Another important thing to keep in mind: keep your comments to yourself! Your future renovation plans don’t need to be shouted from the rooftop. If the seller finds out about certain renovations you have planned for a particular room, they may very well discount the repairs for that room.
What Does Due Diligence Mean for a Home Buyer?
Due diligence isn’t a term that’s limited to real estate alone. It applies in many different fields and contexts. Essentially, it means covering all of your bases and completing any tasks or work to ensure that all contracts, calculations, protocols, and paperwork are completed successfully.
In real estate, as with many other industries, failure to perform due diligence can easily result in both short and long term problems.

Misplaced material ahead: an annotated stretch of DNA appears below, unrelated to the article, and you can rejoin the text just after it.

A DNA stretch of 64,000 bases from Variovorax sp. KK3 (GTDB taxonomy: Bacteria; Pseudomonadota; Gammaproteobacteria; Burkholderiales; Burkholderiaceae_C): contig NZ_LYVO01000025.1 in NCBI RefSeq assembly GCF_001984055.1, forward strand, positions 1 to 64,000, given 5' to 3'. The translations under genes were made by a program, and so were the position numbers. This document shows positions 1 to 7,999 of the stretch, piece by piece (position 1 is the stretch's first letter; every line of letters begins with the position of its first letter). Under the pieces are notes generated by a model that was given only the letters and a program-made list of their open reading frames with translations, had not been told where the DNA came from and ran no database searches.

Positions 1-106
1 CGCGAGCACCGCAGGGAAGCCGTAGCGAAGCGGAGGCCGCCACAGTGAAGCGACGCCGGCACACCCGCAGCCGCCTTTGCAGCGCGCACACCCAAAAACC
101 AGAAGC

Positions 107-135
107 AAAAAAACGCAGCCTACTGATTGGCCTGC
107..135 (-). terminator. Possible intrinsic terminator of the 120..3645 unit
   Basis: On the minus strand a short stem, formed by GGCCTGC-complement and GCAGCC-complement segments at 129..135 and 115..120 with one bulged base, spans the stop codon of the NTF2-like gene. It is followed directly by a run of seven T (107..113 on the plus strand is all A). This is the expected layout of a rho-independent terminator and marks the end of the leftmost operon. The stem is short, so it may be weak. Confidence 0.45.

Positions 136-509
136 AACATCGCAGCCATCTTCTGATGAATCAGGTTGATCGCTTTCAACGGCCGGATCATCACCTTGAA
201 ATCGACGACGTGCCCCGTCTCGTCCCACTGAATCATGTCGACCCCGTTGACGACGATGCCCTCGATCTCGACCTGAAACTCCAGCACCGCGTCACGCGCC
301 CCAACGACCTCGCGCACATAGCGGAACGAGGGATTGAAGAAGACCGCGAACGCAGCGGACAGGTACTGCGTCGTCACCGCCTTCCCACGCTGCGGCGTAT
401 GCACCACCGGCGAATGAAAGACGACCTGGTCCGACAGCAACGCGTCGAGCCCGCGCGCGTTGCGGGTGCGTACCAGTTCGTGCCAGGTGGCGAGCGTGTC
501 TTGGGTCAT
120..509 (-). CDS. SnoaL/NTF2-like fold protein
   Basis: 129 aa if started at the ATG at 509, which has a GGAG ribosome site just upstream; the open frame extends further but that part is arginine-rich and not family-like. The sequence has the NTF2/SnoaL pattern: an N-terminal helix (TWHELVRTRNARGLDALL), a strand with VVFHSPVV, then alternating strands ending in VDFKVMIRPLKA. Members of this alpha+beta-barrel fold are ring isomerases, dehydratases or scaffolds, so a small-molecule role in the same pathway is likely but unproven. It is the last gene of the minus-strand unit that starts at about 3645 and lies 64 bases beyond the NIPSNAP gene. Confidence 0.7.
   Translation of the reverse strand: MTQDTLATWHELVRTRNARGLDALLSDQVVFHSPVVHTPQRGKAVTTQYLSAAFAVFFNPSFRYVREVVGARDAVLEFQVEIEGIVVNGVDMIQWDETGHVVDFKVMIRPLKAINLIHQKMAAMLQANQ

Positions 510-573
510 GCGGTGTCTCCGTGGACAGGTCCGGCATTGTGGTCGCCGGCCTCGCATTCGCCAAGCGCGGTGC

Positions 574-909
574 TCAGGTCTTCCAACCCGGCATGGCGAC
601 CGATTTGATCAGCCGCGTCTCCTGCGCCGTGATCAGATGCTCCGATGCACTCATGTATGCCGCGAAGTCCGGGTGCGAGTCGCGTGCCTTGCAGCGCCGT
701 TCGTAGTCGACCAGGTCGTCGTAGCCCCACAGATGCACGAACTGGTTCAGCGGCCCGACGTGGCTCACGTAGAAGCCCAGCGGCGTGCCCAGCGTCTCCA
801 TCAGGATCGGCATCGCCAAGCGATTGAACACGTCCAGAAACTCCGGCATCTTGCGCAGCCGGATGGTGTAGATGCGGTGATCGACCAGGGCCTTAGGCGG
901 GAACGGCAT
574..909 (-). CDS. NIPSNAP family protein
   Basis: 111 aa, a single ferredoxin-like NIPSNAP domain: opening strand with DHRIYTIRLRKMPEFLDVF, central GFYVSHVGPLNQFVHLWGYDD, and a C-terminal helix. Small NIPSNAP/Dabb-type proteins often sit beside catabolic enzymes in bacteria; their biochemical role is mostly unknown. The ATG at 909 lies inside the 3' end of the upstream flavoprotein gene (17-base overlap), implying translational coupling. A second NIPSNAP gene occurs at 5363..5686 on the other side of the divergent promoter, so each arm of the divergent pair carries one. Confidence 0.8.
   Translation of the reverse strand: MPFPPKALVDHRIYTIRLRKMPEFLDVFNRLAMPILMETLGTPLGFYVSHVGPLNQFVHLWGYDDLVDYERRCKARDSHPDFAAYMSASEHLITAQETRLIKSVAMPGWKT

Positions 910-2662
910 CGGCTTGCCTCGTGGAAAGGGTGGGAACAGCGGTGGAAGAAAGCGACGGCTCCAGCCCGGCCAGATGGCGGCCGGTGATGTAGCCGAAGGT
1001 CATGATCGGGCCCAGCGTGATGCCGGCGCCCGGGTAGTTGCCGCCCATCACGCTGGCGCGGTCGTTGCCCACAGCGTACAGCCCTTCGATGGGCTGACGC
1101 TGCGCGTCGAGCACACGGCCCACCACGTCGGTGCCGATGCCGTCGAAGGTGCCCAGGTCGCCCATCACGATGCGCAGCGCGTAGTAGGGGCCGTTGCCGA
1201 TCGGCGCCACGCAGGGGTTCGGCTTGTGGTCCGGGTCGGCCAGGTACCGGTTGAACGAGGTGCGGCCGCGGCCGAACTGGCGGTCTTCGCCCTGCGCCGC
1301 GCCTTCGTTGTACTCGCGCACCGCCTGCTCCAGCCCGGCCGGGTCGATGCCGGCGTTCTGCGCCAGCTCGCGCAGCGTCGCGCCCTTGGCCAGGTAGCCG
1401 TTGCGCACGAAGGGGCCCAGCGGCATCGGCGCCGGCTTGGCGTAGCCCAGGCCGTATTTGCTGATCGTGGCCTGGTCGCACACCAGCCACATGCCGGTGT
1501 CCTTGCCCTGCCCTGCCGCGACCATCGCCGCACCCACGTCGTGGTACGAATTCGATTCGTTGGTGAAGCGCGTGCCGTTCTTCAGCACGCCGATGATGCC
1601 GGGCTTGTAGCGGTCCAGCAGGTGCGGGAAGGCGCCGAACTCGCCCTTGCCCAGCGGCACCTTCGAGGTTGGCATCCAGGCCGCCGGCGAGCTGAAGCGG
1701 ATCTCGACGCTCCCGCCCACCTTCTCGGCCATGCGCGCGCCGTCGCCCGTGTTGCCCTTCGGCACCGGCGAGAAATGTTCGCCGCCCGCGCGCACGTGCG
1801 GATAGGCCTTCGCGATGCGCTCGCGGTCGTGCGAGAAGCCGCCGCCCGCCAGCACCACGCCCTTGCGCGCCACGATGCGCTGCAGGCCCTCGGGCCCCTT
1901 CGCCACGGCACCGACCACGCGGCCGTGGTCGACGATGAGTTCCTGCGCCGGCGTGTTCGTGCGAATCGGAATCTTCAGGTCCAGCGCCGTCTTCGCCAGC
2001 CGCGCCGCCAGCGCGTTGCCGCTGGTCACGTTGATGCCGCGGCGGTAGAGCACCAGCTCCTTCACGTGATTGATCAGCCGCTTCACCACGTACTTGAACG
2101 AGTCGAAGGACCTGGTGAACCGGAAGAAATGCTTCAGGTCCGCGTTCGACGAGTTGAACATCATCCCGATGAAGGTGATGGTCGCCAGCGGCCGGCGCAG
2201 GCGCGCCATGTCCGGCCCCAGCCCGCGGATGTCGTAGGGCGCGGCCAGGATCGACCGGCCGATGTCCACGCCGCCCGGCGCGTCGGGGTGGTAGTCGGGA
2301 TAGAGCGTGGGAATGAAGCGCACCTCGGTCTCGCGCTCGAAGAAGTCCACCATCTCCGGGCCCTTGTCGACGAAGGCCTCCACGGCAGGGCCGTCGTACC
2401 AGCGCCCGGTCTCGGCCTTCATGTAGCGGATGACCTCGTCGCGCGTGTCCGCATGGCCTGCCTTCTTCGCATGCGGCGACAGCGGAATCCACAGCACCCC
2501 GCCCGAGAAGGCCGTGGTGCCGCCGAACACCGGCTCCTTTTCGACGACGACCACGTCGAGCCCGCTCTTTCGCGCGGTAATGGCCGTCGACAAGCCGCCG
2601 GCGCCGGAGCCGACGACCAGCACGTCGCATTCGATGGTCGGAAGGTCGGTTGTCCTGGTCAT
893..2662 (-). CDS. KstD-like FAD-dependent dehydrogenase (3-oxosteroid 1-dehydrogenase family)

With the help of the professionals, be sure to:
- Go over all details
- Properly research the area in which the house is located, and the marketplace in that area
- Hash out all financing details
- Decide on the most appropriate insurance plan for the house
- See if the house a part of a homeowners association so that you can reap all possible benefits